I get angry. I get angry when I see injustice, racism, the name on the news of a gay kid who committed suicide. I get angry. A lot of my friends are driven by righteous anger at the state of society, the church, their families and neighborhoods. They draw a line in the sand and say it will not go any further. And they commit themselves to doing the hard work of seeking justice and exhibiting mercy, on fire but not being consumed by their anger.
I get prideful. I start to think that I know what is best and that my perspective is the most appropriate for a situation. I get prideful. When I worked with youth at my last church, I knew firsthand from my own childhood in Oklahoma the difficulty of theologies that didn’t see men and women as equal in the eyes of God. In my pride, I knew it was better for the youth to have a different theology and understanding of themselves. So I committed myself to teaching a theology to youth that I believed was stronger and more adaptable…I was prideful indeed.
So I think that this is the genius of the Wesleyan system: personal and social holiness. We could pursue personal holiness all day and expunge all anger and pride from our lives. But it is often that same anger and pride that causes us to change the world around us.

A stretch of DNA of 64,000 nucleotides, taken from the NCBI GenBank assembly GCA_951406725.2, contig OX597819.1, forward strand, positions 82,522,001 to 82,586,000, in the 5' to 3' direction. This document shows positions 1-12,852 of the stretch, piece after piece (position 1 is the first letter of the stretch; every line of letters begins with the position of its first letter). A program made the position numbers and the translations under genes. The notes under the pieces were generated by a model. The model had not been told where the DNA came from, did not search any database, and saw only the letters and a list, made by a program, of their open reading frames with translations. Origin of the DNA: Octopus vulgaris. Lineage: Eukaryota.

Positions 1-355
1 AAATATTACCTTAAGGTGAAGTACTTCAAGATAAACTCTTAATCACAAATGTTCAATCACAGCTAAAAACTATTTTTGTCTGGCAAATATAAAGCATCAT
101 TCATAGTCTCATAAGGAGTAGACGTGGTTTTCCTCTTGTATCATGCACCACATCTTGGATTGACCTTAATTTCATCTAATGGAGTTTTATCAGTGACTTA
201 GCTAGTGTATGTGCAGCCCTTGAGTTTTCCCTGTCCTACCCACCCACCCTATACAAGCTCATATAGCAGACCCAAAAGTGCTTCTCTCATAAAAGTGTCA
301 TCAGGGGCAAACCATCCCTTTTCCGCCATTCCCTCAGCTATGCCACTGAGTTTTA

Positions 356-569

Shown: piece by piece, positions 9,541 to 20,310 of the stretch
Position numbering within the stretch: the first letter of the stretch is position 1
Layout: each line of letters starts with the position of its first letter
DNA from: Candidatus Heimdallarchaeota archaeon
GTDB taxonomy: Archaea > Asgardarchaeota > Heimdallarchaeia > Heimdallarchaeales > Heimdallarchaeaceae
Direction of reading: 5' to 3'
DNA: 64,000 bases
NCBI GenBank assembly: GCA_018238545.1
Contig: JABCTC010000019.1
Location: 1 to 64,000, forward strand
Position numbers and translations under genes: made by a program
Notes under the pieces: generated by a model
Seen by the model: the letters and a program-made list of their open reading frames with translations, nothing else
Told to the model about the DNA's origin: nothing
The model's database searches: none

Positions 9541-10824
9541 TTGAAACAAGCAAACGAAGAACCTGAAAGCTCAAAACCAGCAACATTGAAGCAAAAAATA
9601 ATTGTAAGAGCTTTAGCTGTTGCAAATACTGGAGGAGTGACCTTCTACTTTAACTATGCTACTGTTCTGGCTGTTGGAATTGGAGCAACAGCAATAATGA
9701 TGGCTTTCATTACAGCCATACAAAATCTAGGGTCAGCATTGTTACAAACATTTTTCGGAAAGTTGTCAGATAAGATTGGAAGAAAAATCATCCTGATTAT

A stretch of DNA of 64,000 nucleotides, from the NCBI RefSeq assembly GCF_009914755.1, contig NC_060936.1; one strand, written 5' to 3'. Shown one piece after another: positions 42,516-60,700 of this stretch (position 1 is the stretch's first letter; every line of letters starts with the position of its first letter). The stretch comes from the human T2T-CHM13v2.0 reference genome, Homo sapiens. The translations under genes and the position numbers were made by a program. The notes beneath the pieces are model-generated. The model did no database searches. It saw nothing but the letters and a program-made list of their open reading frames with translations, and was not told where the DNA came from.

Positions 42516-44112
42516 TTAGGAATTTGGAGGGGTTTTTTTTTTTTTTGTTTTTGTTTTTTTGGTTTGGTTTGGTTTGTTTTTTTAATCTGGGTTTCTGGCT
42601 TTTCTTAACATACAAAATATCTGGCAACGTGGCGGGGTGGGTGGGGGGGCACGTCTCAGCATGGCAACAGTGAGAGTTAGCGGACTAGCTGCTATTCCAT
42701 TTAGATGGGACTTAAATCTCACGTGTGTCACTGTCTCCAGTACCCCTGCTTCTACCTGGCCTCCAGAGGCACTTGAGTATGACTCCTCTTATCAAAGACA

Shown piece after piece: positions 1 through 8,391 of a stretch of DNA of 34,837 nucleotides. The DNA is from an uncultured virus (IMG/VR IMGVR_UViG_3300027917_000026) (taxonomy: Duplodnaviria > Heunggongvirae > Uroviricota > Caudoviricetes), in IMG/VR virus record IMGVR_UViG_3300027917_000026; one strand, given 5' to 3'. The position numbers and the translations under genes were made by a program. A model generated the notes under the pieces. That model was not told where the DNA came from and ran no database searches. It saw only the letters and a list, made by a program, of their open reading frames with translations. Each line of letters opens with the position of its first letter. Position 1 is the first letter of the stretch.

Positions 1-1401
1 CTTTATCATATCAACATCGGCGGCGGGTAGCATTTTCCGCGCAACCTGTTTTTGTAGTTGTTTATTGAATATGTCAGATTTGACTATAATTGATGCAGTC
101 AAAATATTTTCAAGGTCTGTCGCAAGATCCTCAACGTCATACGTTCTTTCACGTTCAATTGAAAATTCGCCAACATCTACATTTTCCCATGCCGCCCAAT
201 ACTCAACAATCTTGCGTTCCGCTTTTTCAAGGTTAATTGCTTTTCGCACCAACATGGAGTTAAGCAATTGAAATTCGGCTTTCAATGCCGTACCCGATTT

But how do we keep from becoming bitter angry people who think they know best over all others? I think the difference is exactly what Banner found out with the Hulk.
In the movie, Banner actually uses a lot of anger. When we meet Banner, he is sarcastic, he is confrontational, he is insulting to the rest of the Avengers, he raises his voice. All these are forms of anger. He is surprised by Tony Stark who shocks him with a prod but he doesn’t lose control. He was even being emotionally affected by Loki’s staff and he didn’t lose control. Instead, because he had reset his baseline and had gained a level of control over his anger, so when the time came to transform, the anger did not overcome him and the Avengers won at the end of the day.
So discipleship isn’t an expunging of the human parts of you. Discipleship is the willingness to walk that fine line between anger and resentment, frustration and despair, pride and prejudice. To walk where Jesus walked, with the stressors and violence of humanity, not to retreat to a fortress of solitude. To use anger and pride in controlled forms to raise the baseline so that you are never overtaken by them. To burn without being consumed, to believe without rejecting reflection, to act and think without timidity, to be salty and not lukewarm.
And finally, that “baseline” stuff? You can use that for other things as well. When reading the bible or prayer or acts of charity seem like too big of spikes in your day, do them in little controlled forms until you are able to handle the larger studies, prayers, and service projects. By setting the baseline of your discipleship higher and higher, you become more comfortable with the human parts of your life even as you seek to live as the divine.
My take from The Hulk is that being a follower of Christ means to be “always on” and to have the moments of personal piety and times of social action be not spikes on our baseline but be the very waves that emit from the everyday source of our inspiration and practice.